By Amit Pal
Director of Communications
Freedom From Religion Foundation
Not surprisingly, the elections were our focus this week here at the Freedom From Religion Foundation. But we didn’t let that monopolize our attention.
We did a lot of work around voting issues in the run-up to the balloting, and we continued that until the eve of the elections. On Monday, we warned everyone about electioneering by churches around the country in violation of their nonprofit status. We educated the public and the media about what is and isn’t permissible as a tax-exempt organization and highlighted some recent egregious infringements.
Then, on Tuesday the elections happened, and we grappled with the results.
“The Freedom From Religion Foundation is not a partisan office or group. But we are realists,” our Co-Presidents Dan Barker and Annie Laurie Gaylor said. “Those who care about the separation between religion and government, as well as religion’s continuing grip on social policy in the United States, must be cognizant that Nov. 8 was a game-changer — and not a positive one for our essential work to buttress the Establishment Clause of the First Amendment.”
(It must be pointed out that we did get some victories on state-church battles that we were intensely involved in: A Colorado death-with-dignity measure passed, and an Oklahoma referendum to put a Ten Commandments plaque back in the statehouse was defeated.)
FFRF Staff Attorney Andrew Seidel had poetic insights to offer on the consequences of the elections:
Andrew wrote a pointed blog on Ben Carson possibly becoming our next Secretary of Education. “One name reveals why the Freedom From Religion Foundation will be essential in a Trump-governed United States: Dr. Ben Carson,” Andrew wrote. He went on to describe the shocking views that Carson holds. “FFRF is going to keep our schools secular. We are going to defend the Wall of Separation. We hope you’ll join us,” he concluded.
A Georgia victory!
Andrew also provided us with some solace this week. A Georgia school district scrapped plans for a proposed bible class partnership with a local Christian group after Andrew complained on FFRF’s behalf. There were some shocking happenings in the district, including the intense harassment of a non-Christian student, and FFRF hopefully mitigated some of that, too. (Keep a look out for other victories next week.)
We had a comforting Veterans Day commemoration Friday at our office in downtown Madison, attended by a number of veterans and other members. It started at the “Atheists in Foxholes” monument at our Rose Zerwick Memorial Garden and Courtyard with short speeches by Dan and Annie Laurie and a special photo-op for veterans at the monument. It then moved to our capacious auditorium for refreshments. To honor veterans, we also took out an ad in a special edition of USA Today. “You’ve been fighting for our secular Constitution and our freedom — let us fight for you,” it said and featured a photo of World War II veteran and FFRF Board Member Joe Cunningham in front of the “Atheists in Foxholes” monument.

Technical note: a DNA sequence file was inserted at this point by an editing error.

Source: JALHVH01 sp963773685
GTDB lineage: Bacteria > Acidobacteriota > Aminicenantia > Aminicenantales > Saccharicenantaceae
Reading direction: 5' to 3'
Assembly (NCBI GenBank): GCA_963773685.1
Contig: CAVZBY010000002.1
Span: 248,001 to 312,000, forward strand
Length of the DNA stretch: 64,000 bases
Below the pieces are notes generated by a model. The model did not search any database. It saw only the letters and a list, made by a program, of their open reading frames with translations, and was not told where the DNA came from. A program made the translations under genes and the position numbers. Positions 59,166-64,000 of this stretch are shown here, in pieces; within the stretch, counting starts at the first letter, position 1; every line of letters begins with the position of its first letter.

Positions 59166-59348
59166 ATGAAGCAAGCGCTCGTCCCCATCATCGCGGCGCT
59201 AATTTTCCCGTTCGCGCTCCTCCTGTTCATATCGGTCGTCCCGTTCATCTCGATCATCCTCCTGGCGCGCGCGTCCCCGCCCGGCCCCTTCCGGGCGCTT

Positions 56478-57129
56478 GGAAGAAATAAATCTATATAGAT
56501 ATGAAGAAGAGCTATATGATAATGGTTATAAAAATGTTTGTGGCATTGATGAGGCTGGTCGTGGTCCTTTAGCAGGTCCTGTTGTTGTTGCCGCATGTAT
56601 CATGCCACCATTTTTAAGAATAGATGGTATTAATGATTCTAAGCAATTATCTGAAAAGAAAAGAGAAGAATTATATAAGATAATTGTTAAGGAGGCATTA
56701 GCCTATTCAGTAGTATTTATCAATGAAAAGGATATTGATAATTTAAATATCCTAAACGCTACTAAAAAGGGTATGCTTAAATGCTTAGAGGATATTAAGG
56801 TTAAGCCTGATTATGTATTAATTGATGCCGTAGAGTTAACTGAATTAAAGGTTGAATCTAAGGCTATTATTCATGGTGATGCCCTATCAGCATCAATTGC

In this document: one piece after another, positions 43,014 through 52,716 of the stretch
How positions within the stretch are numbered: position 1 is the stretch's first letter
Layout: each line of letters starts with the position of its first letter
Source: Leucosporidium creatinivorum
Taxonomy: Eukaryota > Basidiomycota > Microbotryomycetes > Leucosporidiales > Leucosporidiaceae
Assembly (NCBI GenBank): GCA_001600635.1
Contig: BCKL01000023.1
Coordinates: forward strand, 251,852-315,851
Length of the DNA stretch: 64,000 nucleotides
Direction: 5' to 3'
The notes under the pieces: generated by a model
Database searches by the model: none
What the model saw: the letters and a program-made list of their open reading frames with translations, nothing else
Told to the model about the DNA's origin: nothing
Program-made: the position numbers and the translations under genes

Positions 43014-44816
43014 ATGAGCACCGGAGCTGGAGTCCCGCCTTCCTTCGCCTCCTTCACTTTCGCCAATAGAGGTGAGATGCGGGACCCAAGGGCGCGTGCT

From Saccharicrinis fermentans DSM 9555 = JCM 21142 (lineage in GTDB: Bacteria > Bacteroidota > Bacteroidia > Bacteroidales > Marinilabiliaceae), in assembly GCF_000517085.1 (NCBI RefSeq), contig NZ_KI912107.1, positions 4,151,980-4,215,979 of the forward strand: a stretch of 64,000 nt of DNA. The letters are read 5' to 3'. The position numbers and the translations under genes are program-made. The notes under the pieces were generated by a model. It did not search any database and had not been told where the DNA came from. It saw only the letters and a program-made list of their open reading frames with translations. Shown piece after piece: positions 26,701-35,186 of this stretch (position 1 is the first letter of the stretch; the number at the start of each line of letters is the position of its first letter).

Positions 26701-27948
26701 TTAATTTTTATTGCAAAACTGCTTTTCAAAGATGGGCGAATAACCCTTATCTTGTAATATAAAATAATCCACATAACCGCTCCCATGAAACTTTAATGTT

Madison radio station pulls our show
Alas, on Friday, we received a bit of insulting news: Our local station is cancelling our “Freethought Radio” show because the station is radically changing its format from talk radio to all-Christmas music! Don’t worry. Our show is very much alive. We’re still on in a number of other cities. And you can always listen to our podcast. This week’s show talks about the elections as it relates to the direction of the Supreme Court, plays a defiant version of Woody Guthrie’s “This Land Is Your Land” by Sharon Jones, reports recent FFRF legal victories, and includes an interview with a former nun who is now a none (as in no religion) and has a new book about the experience. We’re looking for a replacement station in Madison, treating the cancellation as an opportunity rather than a disruption.
Whether it was our elections work, our special commemorations, our radio show or our legal victories, we were able to accomplish a lot, and all of it because of your support.
FFRF is a national nonprofit dedicated to keeping state and church separate and educating about nontheism. For more information and a copy of our paper, Freethought Today, please click here.